PTSD & Relationships Part 1

Post-traumatic stress disorder (PTSD) is a mental health condition that can occur in individuals who have experienced or witnessed a traumatic event.  Domestic violence, which includes physical, sexual, or psychological abuse by a current or former partner or spouse, can be a traumatic experience that can lead to the development of PTSD.

Symptoms of PTSD may include:
Re-experiencing the traumatic event through flashbacks or nightmares
Avoiding people, places, or activities that trigger memories of the event
Negative changes in mood or thinking, such as feeling detached from others, difficulty trusting others, or feeling hopeless about the future
Changes in physical and emotional reactions, such as feeling anxious or on edge, having difficulty sleeping, or experiencing angry outbursts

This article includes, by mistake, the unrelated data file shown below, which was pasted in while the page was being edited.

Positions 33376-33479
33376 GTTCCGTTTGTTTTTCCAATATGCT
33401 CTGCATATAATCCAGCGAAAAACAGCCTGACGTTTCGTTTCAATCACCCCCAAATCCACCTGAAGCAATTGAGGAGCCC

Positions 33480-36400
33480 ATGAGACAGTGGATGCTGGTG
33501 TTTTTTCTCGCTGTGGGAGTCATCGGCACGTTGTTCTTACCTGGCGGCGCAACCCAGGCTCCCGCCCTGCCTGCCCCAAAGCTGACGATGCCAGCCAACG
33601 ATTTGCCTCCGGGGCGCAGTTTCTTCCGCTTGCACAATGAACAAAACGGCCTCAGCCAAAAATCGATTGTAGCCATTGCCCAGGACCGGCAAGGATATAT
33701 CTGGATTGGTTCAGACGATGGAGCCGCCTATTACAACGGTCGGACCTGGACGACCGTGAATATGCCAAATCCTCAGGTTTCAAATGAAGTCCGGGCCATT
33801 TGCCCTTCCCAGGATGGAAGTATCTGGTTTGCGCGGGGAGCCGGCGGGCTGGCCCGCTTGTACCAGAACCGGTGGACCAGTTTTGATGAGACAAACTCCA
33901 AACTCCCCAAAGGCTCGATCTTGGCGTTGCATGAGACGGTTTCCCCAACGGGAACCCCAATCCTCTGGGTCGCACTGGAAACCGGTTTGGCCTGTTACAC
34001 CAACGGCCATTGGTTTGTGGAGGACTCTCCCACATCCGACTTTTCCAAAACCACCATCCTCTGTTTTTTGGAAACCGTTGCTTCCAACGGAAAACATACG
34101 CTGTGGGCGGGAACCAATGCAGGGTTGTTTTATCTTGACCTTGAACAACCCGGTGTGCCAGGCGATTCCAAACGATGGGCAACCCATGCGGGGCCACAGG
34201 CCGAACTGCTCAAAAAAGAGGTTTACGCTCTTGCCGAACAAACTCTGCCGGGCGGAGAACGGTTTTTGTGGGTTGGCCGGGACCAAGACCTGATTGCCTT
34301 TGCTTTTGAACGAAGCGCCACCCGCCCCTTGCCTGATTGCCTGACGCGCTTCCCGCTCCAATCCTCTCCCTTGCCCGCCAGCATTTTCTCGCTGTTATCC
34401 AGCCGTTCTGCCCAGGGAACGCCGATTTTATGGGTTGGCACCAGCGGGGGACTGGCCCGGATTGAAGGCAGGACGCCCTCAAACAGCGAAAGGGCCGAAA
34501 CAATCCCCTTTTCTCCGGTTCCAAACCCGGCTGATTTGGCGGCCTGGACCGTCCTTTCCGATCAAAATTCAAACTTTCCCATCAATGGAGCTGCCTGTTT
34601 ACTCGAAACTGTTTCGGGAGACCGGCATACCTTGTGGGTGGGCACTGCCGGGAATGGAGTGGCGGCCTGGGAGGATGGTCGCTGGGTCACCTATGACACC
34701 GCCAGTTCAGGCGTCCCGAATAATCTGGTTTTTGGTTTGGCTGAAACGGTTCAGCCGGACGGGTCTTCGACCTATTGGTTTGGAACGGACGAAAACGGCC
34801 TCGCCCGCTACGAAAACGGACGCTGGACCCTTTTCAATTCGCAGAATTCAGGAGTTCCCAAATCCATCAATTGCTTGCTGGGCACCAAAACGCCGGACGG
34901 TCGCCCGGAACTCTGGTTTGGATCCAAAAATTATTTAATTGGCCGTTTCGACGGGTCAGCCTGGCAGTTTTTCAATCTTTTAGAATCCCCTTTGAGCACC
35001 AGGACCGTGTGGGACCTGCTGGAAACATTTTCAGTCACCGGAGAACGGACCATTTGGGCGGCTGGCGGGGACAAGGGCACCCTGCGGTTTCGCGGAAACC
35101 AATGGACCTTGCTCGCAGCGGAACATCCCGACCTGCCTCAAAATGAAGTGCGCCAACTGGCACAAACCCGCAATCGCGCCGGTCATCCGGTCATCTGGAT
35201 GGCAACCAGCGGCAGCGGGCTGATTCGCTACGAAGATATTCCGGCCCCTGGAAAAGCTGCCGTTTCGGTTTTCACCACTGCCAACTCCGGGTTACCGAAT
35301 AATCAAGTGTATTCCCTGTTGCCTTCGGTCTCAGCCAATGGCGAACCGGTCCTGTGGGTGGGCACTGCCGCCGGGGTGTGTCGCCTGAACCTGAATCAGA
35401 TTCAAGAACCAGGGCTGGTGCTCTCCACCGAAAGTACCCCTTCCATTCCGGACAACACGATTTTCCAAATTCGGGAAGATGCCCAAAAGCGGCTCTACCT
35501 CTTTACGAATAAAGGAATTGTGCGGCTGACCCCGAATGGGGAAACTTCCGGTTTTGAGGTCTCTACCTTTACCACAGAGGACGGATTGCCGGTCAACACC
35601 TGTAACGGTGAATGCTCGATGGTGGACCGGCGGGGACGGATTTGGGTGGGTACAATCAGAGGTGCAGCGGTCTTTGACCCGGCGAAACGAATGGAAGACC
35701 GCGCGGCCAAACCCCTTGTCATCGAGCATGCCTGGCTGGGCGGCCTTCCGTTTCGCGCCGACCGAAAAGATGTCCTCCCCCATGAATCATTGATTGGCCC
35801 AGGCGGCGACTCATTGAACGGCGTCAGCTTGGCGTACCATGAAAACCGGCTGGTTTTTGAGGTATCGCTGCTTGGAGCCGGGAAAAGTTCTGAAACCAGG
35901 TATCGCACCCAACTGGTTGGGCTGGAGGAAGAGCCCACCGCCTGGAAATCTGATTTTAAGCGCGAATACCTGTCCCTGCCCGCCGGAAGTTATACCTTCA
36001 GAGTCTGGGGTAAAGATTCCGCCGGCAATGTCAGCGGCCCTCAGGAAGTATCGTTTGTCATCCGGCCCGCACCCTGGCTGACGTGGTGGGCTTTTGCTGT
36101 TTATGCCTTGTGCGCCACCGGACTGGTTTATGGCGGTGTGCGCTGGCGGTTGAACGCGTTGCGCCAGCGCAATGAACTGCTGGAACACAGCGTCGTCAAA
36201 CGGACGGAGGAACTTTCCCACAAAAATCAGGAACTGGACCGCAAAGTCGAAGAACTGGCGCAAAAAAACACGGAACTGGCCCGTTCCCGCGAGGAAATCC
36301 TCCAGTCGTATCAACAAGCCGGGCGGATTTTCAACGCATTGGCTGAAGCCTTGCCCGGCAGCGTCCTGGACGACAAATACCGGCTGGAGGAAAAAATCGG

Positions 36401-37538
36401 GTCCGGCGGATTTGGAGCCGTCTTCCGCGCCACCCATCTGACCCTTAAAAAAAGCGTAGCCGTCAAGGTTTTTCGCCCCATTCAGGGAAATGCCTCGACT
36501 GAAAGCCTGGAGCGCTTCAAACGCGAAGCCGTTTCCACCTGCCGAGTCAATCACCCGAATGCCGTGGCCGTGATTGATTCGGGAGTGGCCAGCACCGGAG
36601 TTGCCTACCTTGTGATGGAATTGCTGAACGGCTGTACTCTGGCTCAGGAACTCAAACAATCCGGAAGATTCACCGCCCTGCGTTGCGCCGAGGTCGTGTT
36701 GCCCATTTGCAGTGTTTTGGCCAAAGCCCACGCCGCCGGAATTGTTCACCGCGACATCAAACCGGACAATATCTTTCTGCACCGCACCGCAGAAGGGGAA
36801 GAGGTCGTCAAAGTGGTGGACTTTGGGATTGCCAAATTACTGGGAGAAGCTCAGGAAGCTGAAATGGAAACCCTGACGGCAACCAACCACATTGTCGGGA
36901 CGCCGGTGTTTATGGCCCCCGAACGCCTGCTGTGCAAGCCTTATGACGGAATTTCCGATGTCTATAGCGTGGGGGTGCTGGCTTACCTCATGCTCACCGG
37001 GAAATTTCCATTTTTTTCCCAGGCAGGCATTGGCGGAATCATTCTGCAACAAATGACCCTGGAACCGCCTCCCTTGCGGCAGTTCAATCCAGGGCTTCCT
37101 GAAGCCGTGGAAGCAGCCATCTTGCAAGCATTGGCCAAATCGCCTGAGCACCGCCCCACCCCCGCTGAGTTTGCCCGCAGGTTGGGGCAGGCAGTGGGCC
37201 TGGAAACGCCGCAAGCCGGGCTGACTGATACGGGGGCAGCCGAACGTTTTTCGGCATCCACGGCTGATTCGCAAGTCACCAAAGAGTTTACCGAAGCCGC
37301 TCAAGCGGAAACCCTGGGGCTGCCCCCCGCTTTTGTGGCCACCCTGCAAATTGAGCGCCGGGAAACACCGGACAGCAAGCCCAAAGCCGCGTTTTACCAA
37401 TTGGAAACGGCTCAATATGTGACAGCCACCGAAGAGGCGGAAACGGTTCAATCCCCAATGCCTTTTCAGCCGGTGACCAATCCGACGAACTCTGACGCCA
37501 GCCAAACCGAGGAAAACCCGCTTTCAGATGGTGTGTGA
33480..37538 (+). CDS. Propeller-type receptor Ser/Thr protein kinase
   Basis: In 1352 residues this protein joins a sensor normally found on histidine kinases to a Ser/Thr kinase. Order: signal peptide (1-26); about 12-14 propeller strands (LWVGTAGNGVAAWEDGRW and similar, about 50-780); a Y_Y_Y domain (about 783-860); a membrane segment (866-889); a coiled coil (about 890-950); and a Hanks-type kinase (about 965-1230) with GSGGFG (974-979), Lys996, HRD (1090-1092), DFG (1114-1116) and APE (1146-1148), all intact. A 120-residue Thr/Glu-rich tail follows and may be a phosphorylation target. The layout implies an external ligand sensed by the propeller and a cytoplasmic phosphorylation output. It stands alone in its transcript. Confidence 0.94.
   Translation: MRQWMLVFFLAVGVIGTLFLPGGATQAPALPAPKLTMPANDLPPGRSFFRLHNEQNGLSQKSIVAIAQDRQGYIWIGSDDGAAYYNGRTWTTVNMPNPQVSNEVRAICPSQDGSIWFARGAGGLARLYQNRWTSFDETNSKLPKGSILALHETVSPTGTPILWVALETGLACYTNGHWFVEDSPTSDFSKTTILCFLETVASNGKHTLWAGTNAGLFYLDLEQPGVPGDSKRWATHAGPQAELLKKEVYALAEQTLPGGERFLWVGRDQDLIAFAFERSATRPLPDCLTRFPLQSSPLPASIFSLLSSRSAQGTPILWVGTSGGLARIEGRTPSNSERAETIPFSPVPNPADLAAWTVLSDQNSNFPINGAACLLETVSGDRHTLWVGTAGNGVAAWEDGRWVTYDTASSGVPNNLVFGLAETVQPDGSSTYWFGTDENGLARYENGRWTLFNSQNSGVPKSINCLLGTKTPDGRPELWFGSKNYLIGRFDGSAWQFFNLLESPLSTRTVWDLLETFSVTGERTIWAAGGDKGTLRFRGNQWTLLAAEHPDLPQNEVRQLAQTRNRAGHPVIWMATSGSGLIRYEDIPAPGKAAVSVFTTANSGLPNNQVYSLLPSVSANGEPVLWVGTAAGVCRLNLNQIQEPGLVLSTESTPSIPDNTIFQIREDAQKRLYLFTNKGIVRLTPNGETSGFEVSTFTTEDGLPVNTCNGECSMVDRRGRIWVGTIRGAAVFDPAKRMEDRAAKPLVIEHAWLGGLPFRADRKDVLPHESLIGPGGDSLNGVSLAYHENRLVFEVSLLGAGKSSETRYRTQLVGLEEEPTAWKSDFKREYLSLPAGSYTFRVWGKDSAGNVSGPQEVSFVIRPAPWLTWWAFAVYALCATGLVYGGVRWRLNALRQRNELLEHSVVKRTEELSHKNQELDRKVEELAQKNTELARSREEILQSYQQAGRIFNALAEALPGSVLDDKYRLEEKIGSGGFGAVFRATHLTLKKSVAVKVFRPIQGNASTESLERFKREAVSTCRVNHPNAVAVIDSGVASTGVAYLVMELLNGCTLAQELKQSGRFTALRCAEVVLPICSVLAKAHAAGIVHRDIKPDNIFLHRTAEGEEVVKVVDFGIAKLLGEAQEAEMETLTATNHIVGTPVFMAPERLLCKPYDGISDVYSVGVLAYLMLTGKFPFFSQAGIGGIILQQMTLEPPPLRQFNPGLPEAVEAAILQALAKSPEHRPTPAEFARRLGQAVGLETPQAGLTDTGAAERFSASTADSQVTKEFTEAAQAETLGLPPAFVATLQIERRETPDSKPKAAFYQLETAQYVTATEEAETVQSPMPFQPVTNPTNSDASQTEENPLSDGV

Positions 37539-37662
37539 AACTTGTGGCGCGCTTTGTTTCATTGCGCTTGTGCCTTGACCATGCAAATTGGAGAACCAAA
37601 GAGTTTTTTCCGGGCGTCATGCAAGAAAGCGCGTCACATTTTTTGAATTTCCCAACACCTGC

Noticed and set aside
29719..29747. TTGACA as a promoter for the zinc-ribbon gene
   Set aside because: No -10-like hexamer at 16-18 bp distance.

PTSD can affect relationships in many ways.  Some of the most important ways that PTSD can affect relationships  is difficulty with trust, communication, and emotional intimacy in their relationships.  Having difficulty in managing emotions can lead to many conflicts with their partner or children.  

It's also important for someone who has suffered from domestic violence to be in a safe environment.  If the individual in a relationship does not feel safe, she should seek help and support.  There are safe houses to go to where she can create a plan for safety.  

PTSD or domestic violence affects children affecting his social and developmental growth.  They often think the violence is their fault.   They are confused and oftentimes take eresponsibility for what their parents are doing.  

It is important for individuals who have experienced or witnessed domestic violence to seek treatment and support for this condition.  

I am a Certified EFT Relationship Coach and California Licensed Counselor with etensive training and experience in helping individuals overcome PTSD so that they can have a more fulfililng life.

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